In equestrian show jumping, they tell great riders are at their top in their 40s...

Experience kicks in and they are still able to do something physically. Not to mention the confidence level that is always higher later on than as a young adult who has everything to prove in a stressful competition...

I beleive it's the same with great players... Elise mentioned Oistrakh (per example) and many agree he became better and had a "peak" in his 40s-50s before declining a little (a tad, a hair perhaps...) in his late sixties as he was secretely battling against heart problems.

When I hear masterclasses of people ranging from 15 to 25, I often find they play magnificient but not yet "full bodied" or full range.

Beilman is already very talented and I'm sure he'll become even better, so we should leave him a chance...

Our society expects the 20yo to play as if they were the mid age Heifetz/Oistrakh/Milstein etc.

Those who have the most to say will always blossom even more later!


October 5, 2013 at 01:55 AM · Greetings,

please note that the original idea was not to criticize this wonderful player in anyway. It was about -you- as a teacher. How would you respond , what would you say if for some reason you had to er, give a lesson to him? Is there actually anything worth saying? Do you have an idea that we can discuss and perhaps ultimately dismiss out of hand? If someone disagreed with my initial hasty thoughts I would review them slowly and then concede I was wrong. I naively thought the meaning of this exercise was clear, I guess.

I am completely at a loss as to why anyone would think he is being pulled apart in a destructive way or having his career damaged in anyway. respect for him as a musician and player was stated right at the beginning. Nobody is using him as an object. They are talking about his playing. Nobody expects anyone to be perfect but there is absolutely no reason not to discuss peoples playing in an honest way. This is one way we can improve our teachinh and artists like this one might well be quite interested to hear what people have to say. I have to confess this site`s fear of being seen to criticize anything, even in a sensible and constructive way sure cuts down on interesting debate.

October 5, 2013 at 04:19 PM · Dear Buri,

I was not necessarely talking about your ideas but about the general attitude of expecting very very much from young artists. Perhaps I was slightly off topic so sorry for this...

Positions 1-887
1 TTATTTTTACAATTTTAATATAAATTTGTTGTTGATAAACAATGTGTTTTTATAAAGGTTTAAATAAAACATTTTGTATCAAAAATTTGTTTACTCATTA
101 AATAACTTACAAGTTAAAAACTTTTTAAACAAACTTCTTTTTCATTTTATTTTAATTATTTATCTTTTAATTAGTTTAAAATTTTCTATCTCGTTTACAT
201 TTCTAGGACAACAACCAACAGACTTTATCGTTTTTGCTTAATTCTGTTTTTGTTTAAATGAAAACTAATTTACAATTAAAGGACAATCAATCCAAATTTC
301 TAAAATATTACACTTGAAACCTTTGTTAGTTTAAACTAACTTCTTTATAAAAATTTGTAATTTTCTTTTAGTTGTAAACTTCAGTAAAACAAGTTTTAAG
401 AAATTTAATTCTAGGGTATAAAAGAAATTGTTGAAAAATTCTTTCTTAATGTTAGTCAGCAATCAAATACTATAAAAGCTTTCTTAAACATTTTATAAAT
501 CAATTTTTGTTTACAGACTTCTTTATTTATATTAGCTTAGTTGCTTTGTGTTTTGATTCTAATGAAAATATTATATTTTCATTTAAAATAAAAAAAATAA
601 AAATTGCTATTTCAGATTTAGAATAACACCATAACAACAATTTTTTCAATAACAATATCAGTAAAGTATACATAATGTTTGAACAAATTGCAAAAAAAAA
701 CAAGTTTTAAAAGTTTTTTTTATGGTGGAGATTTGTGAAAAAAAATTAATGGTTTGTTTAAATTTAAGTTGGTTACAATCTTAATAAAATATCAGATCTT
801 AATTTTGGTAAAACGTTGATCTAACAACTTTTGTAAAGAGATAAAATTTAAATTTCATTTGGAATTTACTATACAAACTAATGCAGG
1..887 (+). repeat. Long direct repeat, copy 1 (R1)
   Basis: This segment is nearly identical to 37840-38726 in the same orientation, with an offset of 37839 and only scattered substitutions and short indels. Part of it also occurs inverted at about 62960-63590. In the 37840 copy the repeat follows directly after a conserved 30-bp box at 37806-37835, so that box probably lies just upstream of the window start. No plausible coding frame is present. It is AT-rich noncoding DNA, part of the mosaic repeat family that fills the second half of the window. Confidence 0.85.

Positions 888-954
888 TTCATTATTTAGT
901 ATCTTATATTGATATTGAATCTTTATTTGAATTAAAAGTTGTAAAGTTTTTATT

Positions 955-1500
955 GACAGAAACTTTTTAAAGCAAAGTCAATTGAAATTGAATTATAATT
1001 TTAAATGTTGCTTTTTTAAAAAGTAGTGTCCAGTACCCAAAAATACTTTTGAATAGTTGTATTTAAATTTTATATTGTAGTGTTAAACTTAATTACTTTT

I know that your posts are always respectful! But even with all the respect of the world, I tried to imagine if I was Beilman how I would feel having my playing analysed online.

I'm sure he's already used to this and is not naive ennough to think listeners don't judge his performances. In that sense, he would maybe not be destroyed but it still doesn't mean he would like it. We have now a wonderful blog talking about rejection (the word is a bit strong and not at all applying to this thread) but the poster tells she asked her student to criticize (positivly) the work of other students of same the class (in an anonym way) and the students admit they do not always like to be there and hear the debate over their work.

Just saying, but your thread is not wrong and, even though these topics can be risky, it is done in a respectful way (that I agree 100%) much better than on youtube or such place!

So congratulations for this,


October 5, 2013 at 05:17 PM · Not to start an argument, or to leave Buri's excellent discussion, but if it said "Review" at the top, would it be ok then? The Strad wrote in a review of the Mozart 5'th played by Joshua Bell that he aught to go back to his study room and practice scales. Is that ok for them?

My impression is that neither Buri nor I wrote in this thread do put Benjamin down, but rather to use the oppertunity that Benjamnin himself put forth and train ourself to be better listeners and teachers.

And honestly, could we really put Benjamin down? I mean he is definitly not a struggeling student that need all the encourage he can get. He is an incredible fiddler with the world at his feets and we all appreciate that.

October 5, 2013 at 05:17 PM · Not to start an argument, or to leave Buri's excellent discussion, but if it said "Review" at the top, would it be ok then? The Strad wrote in a review of the Mozart 5'th played by Joshua Bell that he aught to go back to his study room and practice scales. Is that ok for them?

My impression is that neither Buri nor I wrote in this thread do put Benjamin down, but rather to use the oppertunity that Benjamnin himself put forth and train ourself to be better listeners and teachers.

And honestly, could we really put Benjamin down? I mean he is definitly not a struggeling student that need all the encourage he can get. He is an incredible fiddler with the world at his feets and we all appreciate that.

October 5, 2013 at 07:46 PM · RED FACE!

And I thought we were commenting on Tetzlaff! Pretty dumb in retrospect...

Go to the back of the class, ee... :p

October 5, 2013 at 10:24 PM · I'd imagine that gratuitous playing advice given in internet forums is about as welcome as receiving free unasked-for parenting advice at the park.

I suppose that if the young soloist in question wanted feedback he'd ask us.

October 5, 2013 at 10:27 PM · How about this analysis: He no longer needs a lesson. I would add, humbly, that it is also a teachers job to know when this is the case--- so often overlooked, IMO. I suppose I've been bothered by this for quite some time. I was bothered by it in NY at the Starling festival, and apparently I'm still bothered by it now. I would really like to see the great teachers at the Starling festival actually teach someone who needs a lesson. That would be a welcomed change.